Global High Wealth Audits

IRS Unreported Income Recapture Programs

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The IRS is cracking down on high-wealth individuals, creating a new enforcement unit, known as the Global High Wealth Industry Group, specifically designed to audit the financial affairs of individuals with $10 million or more in assets.

Audits undertaken by the Global High Wealth Industry Group will attempt to understand the entire financial picture of the high net worth individual, not simply the income reported on the individual's 1040 but also looking for such assets as:

  • Foreign bank account tax havens
  • Offshore retirement accounts
  • Business interests (sole shareholder or sole signatory) in a company holding a foreign account
  • Overseas inheritance
  • Foreign trust fund tax shelters

If the Global High Wealth Industry Group has contacted you for an audit, get sophisticated legal counsel from a firm that understands domestic and international tax law. Contact the international tax defense attorneys at Kundra & Associates for IRS audit defense and representation in criminal tax matters.

Changes In The Audit Process For High-Wealth Individuals

In the past, when the IRS conducted an audit, the auditor would review the information provided on the tax return before them. The IRS would not conduct an in-depth review of the information provided on an accompanying K1, nor would it review other business interests disclosed on the return. The IRS rarely conducted gift-tax audits and income-related tax audits in coordination.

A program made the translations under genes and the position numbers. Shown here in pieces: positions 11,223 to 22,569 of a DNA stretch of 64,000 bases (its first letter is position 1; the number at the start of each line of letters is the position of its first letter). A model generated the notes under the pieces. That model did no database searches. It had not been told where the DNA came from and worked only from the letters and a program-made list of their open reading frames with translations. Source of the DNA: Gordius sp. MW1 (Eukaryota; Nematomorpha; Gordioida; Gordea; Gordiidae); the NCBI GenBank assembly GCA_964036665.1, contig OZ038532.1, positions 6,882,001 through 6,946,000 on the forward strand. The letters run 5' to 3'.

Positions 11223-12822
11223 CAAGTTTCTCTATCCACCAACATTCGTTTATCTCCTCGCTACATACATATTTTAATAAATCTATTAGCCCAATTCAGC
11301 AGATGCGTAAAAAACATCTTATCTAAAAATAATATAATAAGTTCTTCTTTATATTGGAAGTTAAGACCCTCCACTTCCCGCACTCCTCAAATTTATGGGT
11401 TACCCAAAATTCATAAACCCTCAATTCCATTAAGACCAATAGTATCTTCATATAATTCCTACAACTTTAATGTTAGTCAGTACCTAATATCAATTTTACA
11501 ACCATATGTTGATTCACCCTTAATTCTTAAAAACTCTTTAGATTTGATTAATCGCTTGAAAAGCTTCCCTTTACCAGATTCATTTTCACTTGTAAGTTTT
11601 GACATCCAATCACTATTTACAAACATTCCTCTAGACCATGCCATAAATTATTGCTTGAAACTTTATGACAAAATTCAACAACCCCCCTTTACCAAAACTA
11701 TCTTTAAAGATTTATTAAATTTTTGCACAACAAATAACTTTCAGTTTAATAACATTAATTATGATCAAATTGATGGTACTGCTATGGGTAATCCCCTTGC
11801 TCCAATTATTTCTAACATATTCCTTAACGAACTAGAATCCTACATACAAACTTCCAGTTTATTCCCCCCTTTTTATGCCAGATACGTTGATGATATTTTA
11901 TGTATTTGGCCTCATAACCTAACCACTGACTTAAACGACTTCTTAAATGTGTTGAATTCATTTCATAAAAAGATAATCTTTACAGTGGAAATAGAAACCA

Under this new process, the IRS will work to understand the entire economic picture of the wealthy individual, so the IRS agent can assess tax compliance across all income sources and asset classes. The agent may now ask for the books and records of any companies in which you hold financial interests. There will be a matching program to review across different accounts and reporting documents.

This audit will look closely at accounts held in foreign banks subject to reporting under the Foreign Bank Account Reporting (FBAR) rules. More than 7,000 people disclosed foreign accounts last year, but in many of these cases the IRS has not yet assessed fines or penalties. If you have yet to disclose an account, you may still be subject to financial penalties and possible criminal charges for tax evasion.

Our Tax Defense Lawyers Will Work To Minimize The Consequences

The lawyers at Kundra & Associates aggressively defend clients in criminal tax cases for fraudulent tax filings and illegal trusts. Contact an international tax law attorney from Kundra & Associates for a consultation.